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Does Snark Help Us Deal With Everyday Life?

The Hunting of the Snark, Lewis Carroll
Henry Holiday
Wikimedia Commons

One particular form of irony that deserves special attention is snark--the cutting sort of sarcasm common to virtual spaces from Facebook to Reddit and back again.

We may at one time have attributed the urge to be snarky to good, old-fashioned wit. History tells us that the insults thrown around in society gatherings in the drawing rooms and at the dinner tables of the elite were just as sharp as today's snark, though they may have been more clever.

Now, the ubiquity of online interactions has brought snark literally into our pockets. What might once have been laughed off as good-natured ribbing is now both constant and very personal. We seldom segregate our social media spaces from our personal spaces, so we have a sense that other people's sarcasm can never be avoided.

But there's part of me that says we welcome snark. We love to dish it out, after all, and snark often sums up the sort of cynicism necessary to survive in an age in which satire is constantly superseded by the absurdity of the facts at hand. So rather than lament snark, we might do well to see it as a barometer of the rising tide of desperation in a world in which consumer choice has replaced opportunity, in which performance reviews have replaced compassion.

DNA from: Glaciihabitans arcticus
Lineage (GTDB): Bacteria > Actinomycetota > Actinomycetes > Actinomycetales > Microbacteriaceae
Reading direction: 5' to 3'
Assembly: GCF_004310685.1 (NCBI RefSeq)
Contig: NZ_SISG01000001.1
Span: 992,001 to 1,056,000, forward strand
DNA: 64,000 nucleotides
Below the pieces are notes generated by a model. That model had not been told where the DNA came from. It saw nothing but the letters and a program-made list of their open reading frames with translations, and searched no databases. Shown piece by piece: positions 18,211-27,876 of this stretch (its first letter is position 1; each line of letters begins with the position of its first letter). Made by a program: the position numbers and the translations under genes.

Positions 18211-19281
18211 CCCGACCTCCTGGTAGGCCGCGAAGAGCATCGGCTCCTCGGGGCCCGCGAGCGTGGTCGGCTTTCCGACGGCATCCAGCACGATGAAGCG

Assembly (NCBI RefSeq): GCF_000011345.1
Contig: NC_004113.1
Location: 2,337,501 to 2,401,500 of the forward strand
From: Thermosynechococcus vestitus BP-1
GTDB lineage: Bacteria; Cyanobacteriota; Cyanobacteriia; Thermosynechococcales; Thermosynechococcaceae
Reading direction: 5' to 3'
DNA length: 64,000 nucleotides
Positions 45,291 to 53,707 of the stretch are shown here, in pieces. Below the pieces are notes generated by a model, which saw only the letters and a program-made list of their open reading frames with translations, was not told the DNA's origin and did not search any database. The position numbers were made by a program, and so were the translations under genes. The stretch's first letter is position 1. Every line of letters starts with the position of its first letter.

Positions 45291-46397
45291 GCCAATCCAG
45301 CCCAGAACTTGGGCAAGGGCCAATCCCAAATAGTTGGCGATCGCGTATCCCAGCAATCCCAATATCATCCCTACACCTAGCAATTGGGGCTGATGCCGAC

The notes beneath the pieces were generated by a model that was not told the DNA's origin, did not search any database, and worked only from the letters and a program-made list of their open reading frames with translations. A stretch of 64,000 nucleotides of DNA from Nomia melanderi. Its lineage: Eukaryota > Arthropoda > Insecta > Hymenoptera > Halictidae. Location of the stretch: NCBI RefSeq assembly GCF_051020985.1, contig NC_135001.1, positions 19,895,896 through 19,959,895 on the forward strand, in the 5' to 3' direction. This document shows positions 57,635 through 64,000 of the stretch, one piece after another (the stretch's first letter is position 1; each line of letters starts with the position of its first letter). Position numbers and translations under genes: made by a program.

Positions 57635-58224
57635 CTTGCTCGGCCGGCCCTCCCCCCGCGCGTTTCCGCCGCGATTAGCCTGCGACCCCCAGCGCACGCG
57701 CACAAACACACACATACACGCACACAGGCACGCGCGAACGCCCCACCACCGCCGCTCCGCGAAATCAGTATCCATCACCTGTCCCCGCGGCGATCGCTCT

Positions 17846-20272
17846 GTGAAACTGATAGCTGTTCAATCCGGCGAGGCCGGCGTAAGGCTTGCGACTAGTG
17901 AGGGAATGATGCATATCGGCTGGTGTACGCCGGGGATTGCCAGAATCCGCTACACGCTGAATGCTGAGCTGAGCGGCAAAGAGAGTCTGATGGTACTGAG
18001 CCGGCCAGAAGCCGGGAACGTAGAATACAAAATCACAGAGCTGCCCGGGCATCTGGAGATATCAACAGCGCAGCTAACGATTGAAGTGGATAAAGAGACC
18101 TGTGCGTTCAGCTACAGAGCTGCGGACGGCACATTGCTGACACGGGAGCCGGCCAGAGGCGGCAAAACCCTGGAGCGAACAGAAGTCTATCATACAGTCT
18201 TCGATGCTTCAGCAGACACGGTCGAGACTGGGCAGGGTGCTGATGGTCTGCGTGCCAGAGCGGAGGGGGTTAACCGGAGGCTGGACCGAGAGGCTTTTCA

Lael Ewy is a co-founder and editor of EastWesterly Review, a journal of literary satire at www.postmodernvillage.com, and a writer whose work has appeared in such venues as Denver Quarterly and New Orleans Review and has been anthologized in Troubles Swapped for Something Fresh.